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Eye work while riding a motorcycle. Professional Track Pilot Tips

Beginners will surely flare up, they say:

-What nonsense? What else does the eye work? Watching food. Everything!

But experienced people know the rule “I look where I am and I GO WHERE I SEE”. The bottom line is that a huge number of accidents occur due to the fact that the pilot is looking at the danger, and not where he wants to go. This is especially true for cornering. Fixing the gaze while riding a motorcycle is a whole science for track riders, since high speed simply obliges you to follow the trajectory of movement.

– Why is it that the motorcycle goes where I look, and not where I want to go?

A question worthy of playing “What? Where? When? ”, I advise you to ask and remove the jackpot for a new sports bike. If you try to delve into it, it turns out that whatever you say, the motorcycle reacts to the work of the body, especially in sports motorcycles, where the maximum body control at high speed and mega-sensitivity to the smallest body positions in the slope. When you fix your gaze on something, be it a hole or a dangerous traffic situation, your body cannot act apart from your eyes, because all your attention is focused on the danger. Since you are driving, the center of your attention, what you look at, concentrates the nervous system in this direction. You instinctively turn in that direction, some more, some less. An additional bonus with such a fixation is a complete drop out of the surrounding situation on the road.

Pilots of circuit races are taught never to take their eyes off the required trajectory, so that it does not happen, although Gadzilla destroys the stands, but not to take their eyes off the trajectory, follow the situation and other riders to follow the peripheral vision. Look only where you need to go. Law.

Driving in traffic

– Well, genius, but what about the traffic of the city? I am not a rally pilot, in order to fix on the trajectory, in the city you have to look at all 360 degrees and preferably at the same time.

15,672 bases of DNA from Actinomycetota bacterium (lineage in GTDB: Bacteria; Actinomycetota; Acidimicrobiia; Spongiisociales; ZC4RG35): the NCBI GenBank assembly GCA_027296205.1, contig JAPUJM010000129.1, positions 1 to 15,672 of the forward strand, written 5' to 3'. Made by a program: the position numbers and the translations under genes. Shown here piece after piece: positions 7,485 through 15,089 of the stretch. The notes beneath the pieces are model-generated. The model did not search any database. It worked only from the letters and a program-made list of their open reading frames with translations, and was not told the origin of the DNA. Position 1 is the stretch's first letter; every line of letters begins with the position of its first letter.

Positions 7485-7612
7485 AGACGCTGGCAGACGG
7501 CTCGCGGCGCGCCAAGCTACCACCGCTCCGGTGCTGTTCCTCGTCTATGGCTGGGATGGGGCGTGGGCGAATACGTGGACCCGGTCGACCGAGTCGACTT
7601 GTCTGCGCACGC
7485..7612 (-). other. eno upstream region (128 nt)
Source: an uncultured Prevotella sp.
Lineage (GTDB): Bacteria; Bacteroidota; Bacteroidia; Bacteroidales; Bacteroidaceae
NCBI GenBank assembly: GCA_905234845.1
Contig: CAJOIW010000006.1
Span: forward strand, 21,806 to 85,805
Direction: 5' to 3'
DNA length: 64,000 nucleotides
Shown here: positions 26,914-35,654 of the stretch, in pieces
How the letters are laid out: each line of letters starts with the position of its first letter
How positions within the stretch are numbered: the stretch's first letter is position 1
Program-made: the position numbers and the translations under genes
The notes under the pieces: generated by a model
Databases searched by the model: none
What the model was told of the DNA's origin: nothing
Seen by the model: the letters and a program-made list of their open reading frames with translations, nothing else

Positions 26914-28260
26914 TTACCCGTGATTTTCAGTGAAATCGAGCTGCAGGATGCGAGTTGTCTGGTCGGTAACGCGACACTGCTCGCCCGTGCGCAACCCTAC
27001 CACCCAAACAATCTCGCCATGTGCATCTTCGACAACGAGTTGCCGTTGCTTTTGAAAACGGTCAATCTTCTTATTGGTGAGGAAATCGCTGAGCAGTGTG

I do not argue that in the city everyone can offend a motorcyclist, starting from the driver, who considers the weight of the reduced combat fret-sedan-eggplant as an advantage over the rules of traffic rules and to other motorcyclists who decided to flaunt the power of the engine. The point of driving in traffic is to constantly move your gaze, without focusing on anything. You constantly grope the road for holes, oil, irregularities, stones, watch the wheels of the cars in front, pedestrians running out like devils from a snuffbox and road signs.

But at that moment, when you looked at another granny who decided that the “zebra” for weaklings and brakes respect old age, contrary to the laws of physics, while you look at her, and she naively believes that you will have time to stop, you will definitely meet at asphalt. If you need to get away from trouble, in a maneuver, look only where you want to go, and not at danger, in order to check whether you fit in or not. Use peripheral vision to check.

Perception of speed depending on the position of the gaze

A huge number of factors affect the perception of speed by a driver or passenger. This is a very interesting topic. So, the position of the gaze, suddenly, is one of those conditions. If you are a beginner and you are afraid to look ahead, because “oh, something is moving and there are so many cars!” When you only look at a close distance, then everything flashes just like a weekend or a salary – quickly and past.

When you look further, but not high, then your perception of speed slows down due to the fact that your gaze has time to assess the road situation. You have time to react, and space does not flash before your eyes at a breakneck speed. Even when driving in traffic, when you are watching the wheel of your comrades or a car in front, it is enough to follow the situation, but not concentrate on the wheel, otherwise you simply will not have time to react, as you will be carried away by observing the movement of a certain object outside the surrounding traffic situation.


  • Focusing on a specific point is useful in an emergency or at high speeds, but only if you are looking where you want to go.
  • Concentrating your gaze on hazards multiplies the likelihood of an accident
  • In dense traffic, you need to monitor the situation by constantly shifting your gaze without being rigidly attached to the object
  • It is convenient to use peripheral vision to pay attention to close objects and other road users.

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